By Lukas De Blois, Jeroen Bons, Ton Kessels
Read Online or Download The Statesman in Plutarch's Works, Volume II: The Statesman in Plutarch's Greek and Roman Lives (Bibliotheca Classica Batava Supplementum) PDF
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Additional info for The Statesman in Plutarch's Works, Volume II: The Statesman in Plutarch's Greek and Roman Lives (Bibliotheca Classica Batava Supplementum)
I’ll conclude with some remarks on the policy that is the logical consequence of such a portrait. Deﬁning the people In Plutarch’s Lives the “people” is described with objective or pejorative terms. Ο πολλο and τ πλ ος put emphasis on number. 15 Οχλος,16 the “mob” or the “rabble”, is clearly pejorative. 18 As a distinct social class, dêmos includes the “humbles” (ταπεινο ),19 that is the thetes ( ητικ ς χλος20), the wage earners ( μισ αρν ν χλος21), the sailors and the workers ( ναυτικ ς χλος κα β ναυσος22), the “unskilled” workers (τ ν ητικ ν χλον κα δι την23).
68 Per. 4. Cf Thuc. 1 and 3. On ργ as a characteristic of the people in Thucydides see Huart (1968) 159–161. 69 Per. 1. 70 Per. 2. 71 Per. 5. 1). 72 But the wording and, as we shall see, the metaphor that assimilates the statesman to the charioteer of the Phaedrus73 are distinctly Platonic. Similarly, in Fabius, which is signiﬁcantly paired with Pericles, Plutarch puts emphasis on the masses’ lack of reason, and acknowledges, together with Polybius,74 the steadfastness of a leader who, like Pericles, never departs from a rational behavior.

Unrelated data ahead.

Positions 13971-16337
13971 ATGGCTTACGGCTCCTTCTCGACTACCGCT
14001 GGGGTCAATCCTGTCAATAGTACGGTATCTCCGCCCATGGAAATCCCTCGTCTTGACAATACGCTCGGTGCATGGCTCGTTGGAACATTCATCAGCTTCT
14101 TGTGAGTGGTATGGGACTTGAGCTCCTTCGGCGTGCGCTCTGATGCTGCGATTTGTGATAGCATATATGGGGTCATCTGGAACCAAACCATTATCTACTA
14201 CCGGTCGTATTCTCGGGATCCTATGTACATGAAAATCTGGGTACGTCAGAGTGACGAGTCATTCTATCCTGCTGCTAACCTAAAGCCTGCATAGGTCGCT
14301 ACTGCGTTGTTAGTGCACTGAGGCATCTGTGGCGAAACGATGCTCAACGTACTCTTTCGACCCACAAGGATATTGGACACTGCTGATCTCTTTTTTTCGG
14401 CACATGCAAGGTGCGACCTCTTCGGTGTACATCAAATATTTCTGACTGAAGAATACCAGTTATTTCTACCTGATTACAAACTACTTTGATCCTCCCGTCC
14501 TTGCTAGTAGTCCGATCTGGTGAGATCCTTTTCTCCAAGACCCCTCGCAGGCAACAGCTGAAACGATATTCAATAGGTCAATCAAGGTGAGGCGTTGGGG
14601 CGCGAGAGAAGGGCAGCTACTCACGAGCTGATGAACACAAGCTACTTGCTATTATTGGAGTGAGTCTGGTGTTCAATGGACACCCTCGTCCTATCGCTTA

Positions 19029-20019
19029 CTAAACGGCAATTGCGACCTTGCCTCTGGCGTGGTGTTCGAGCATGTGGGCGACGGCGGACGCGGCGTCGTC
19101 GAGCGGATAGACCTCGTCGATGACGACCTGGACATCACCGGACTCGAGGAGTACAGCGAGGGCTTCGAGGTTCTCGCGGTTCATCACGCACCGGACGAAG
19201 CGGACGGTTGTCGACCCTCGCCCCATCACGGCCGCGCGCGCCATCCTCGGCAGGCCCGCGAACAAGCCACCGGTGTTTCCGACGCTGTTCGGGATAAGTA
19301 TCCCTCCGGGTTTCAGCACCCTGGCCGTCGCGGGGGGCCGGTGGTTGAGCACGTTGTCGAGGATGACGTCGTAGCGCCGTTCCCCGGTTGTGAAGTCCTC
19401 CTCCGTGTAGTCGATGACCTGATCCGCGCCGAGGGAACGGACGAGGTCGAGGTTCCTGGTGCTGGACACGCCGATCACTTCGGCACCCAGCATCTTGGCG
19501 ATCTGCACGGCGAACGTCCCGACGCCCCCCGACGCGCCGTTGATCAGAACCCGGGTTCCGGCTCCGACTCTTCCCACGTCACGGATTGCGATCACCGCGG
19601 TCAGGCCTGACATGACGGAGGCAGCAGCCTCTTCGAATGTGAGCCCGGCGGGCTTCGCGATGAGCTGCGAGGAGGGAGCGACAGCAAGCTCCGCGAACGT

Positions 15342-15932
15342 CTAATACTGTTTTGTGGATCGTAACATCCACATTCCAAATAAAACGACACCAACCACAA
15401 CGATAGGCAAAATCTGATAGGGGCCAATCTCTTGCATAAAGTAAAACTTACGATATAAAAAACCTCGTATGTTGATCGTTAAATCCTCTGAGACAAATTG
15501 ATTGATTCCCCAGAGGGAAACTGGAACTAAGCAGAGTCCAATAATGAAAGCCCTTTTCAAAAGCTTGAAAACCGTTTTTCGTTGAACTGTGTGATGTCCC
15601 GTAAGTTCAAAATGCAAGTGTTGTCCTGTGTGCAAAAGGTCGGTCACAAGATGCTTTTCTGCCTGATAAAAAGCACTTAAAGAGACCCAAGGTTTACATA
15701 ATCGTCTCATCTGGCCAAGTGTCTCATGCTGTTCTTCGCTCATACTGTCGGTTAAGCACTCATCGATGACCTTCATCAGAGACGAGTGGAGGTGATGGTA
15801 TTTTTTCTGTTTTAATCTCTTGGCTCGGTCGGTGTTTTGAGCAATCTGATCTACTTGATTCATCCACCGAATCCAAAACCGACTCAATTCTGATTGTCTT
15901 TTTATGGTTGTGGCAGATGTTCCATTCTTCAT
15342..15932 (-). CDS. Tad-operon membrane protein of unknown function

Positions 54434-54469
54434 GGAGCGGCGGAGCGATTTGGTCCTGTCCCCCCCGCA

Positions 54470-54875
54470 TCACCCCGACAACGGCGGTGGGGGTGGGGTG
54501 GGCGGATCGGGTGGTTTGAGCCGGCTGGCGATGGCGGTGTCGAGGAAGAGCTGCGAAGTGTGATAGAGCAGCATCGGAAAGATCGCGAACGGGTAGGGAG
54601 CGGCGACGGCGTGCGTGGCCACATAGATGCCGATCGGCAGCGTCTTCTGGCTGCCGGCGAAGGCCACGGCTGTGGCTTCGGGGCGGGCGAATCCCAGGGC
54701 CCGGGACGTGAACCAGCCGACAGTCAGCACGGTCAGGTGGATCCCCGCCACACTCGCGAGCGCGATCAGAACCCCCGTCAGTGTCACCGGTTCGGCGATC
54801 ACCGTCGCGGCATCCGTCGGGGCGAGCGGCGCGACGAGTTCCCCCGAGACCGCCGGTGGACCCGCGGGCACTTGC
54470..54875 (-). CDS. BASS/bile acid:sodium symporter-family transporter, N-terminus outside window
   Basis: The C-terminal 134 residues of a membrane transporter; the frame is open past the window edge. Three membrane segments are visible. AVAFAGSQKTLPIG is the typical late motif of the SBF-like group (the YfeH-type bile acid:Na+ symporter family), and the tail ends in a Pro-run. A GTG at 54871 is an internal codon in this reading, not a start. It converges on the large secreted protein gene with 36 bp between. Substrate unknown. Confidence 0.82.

19 Romul. 5. 2; Per. 6. 21 Cato Min. 4. 5 and Per. 5 β ναυσος. 23 Per. 6; Thes. 2. 24 Per. 4, Alc. 7. 15 10 suzanne saïd ροι25), of property (τ ν πορον κα ν μητον χλον26), and of consideration ( δ λλος χλος πορος κα τιμος27). They have no house, hearth, or place to stay ( ο κων κα νεστ ων,28 οικοι κα ν δρυτοι29). This comes as no surprise: already in Xenophon30 and in Aristotle,31 the δ μος was identiﬁed with the poor. As a consequence, the masses are more often than not characterized in a very negative way.